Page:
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October 05, 1998 - Image 9

Resource type:
The Michigan Daily, 1998-10-05

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The Michigan Daily -Monday, October 5, 1998 - 9A

:A~venue' grooves A2

By Garth Heutel
For the Daily
"Avenue X: the a cappella musi-
cal," which opened under the direc-
tion of Darryl Jones on Sept. 24 at
the Performance Network, is unique
ip its genre for two distinct reasons:
the show is performed completely a
ppella, and this is one of the few
usicals that incorporates the music
into the story.
The music doesn't merely add fla-
vor to the work; it is an integral com-

Avene X:
the a cappeila
formance Network
Sept. 24. Oct. 18

ponent that
cannot be sev-
ered. It's not
hard to picture
"West Side
Story" without
the music
did), but try
the same
thought exper-
iment with
"Avenue X"
and you are
left with a
blank. It is that

dependence on the music itself that
fakes this play so powerful and.
'e I say, real.
Starting with the abstract prologue,
we are drawn into the world of these
characters. This envelopment gets a
food deal of help from the splendid
set designed by Daniel Walker, which
skillfully incorporates the perfor-
mpance space into the action. The
eiaracters connect with each other, as
O quickly obvious, through music. It
is as if the world stops turning when
ey start harmonizing; all of the tra-
, ls of their lots in life, all of the
danger and suffering, take a back seat
to the singing. Surprisingly, it works.
The two lead characters are
Milton, an African American son of a
former Harlem musical duet, and
Pasquale, an Italian-American mem-
,Oer of a doo-wop a cappella group,
bath of who dream of ridding them-
selves of their unenviable positions in
* city. Donny McNeal and Curt
Waugh shine vocally and theatrically
as the two bound to meet and attempt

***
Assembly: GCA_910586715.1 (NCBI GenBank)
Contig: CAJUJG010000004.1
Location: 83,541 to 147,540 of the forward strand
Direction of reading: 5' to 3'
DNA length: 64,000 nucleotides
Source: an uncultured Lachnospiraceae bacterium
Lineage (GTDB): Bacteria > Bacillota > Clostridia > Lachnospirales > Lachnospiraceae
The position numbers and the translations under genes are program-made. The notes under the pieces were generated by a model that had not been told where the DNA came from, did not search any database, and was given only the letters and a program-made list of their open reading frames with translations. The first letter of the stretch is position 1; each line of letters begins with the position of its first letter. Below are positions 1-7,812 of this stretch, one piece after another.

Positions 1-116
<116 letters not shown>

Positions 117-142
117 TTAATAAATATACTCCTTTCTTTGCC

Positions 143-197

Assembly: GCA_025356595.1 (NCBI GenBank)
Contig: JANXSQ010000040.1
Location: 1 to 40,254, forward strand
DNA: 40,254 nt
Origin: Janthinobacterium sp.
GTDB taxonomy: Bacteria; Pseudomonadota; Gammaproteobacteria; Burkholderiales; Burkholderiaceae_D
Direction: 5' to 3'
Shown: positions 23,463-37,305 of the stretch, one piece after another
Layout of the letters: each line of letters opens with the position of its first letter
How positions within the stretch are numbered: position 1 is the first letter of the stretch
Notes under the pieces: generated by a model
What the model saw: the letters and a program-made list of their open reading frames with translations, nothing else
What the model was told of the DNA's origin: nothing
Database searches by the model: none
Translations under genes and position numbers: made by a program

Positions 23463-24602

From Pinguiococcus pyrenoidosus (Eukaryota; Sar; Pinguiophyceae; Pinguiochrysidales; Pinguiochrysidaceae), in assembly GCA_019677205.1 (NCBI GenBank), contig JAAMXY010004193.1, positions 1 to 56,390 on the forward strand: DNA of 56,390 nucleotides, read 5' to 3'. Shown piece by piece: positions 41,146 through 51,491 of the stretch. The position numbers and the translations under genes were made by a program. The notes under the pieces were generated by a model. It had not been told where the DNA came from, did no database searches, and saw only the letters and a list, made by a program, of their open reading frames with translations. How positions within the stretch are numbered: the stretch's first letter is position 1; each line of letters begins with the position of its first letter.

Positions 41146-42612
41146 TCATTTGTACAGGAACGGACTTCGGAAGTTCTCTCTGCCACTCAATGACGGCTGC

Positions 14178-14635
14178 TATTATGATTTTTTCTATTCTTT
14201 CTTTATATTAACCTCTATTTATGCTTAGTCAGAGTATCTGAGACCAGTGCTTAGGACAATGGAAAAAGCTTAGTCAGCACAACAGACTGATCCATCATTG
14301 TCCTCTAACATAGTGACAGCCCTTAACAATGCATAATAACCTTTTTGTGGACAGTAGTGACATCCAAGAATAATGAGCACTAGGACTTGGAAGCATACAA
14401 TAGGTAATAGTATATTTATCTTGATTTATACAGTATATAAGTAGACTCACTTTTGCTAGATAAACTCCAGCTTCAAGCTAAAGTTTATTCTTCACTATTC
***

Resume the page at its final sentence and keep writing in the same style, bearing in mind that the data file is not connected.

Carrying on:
to overcome their prejudices.
They do just that, while everyone
around them does everything in their
power to stop their prejudices from
happening. Granted, the story isn't
all that original, but it is told in a
,style so new that audience members
quickly forget that they've seen this
erous times before.
ith tunes ranging from '50s juke

box pop to opera, the songs, written
by John Jiler and Ray Leslee, are
quite varied, if not all that spectacu-
lar. The lyrics especially often find
themselves lacking, "My underwear
would all be silk/I'll take a bubble
bath in milk." But, as with the plot,
it is not so much substance as it is
style. The majority of the songs are
meaningless in themselves, and
wouldn't work independently of the
play (consider the bizarre ditty about
pedophilia, titled "Fifteen"). But
that doesn't matter, because it is
what the characters are doing with
the songs, and what they are feeling
as they are singing them that matter.
Jones clearly realizes this and skill-
fully manipulates his actors to
emphasize the relationships and the
importance of music in the charac-
ters' lives.
The best example of this phe-
nomenon is midway through the
first act, when all of the male char-
acters, three black and three white,
perform a medley of songs, none of
which is singularly memorable.
The scene as a whole is a captivat-
ing exposition of the characters
drifting together and falling apart
in tempo with the music. What
starts out as two heterogeneous
groups of people gradually
becomes a blended melange of
voices, all singing in harmony. And
mere moments after the 'music
ends, they're on the floor in a clum-
sily executed battle royale. Once
the music is gone, so is the connec-
tion, and all that remains is igno-
rance and hatred.
On a whole, the cast is adequate
when it comes to the vocals,
although Jodie Kuhn Ellison as
Barbara has some trouble maintain-
ing pitch. The musical highlight of
the evening is Rhonda J. Williams,
as Milton's mother Julia, singing
"Go There." The control she has over
both her voice and the nuances of
her character come together beauti-
fully in the song, as we see her
painfully trying to decide what is
best for her son, based on what she
has learned from her own past.
"Avenue X" is a musical theatre
experience like no other. The music
and the plot will move you, not for
their originality or depth, but for
the ingenious way in which they
are both so totally connected. And
as for all of the snooty enemies of
musical theatre: I strongly suggest
broadening your mind, and this is a
great place to start.

Continued from Page 8A
My Most Beautiful," also set to
appear on "Up." Although Stipe had a
bit of trouble with the timing of the
first verse, the song reached its apex
midway through, as Stipe gently
crooned, "I count your eyelashes
secretly/ with every one whisper, I let
you sleep/ I found a way to make you
"I thought Philip would do an inter-
esting job," Stipe said of the proposed
duet. And Glass seemed quite pleased
with the duet himself.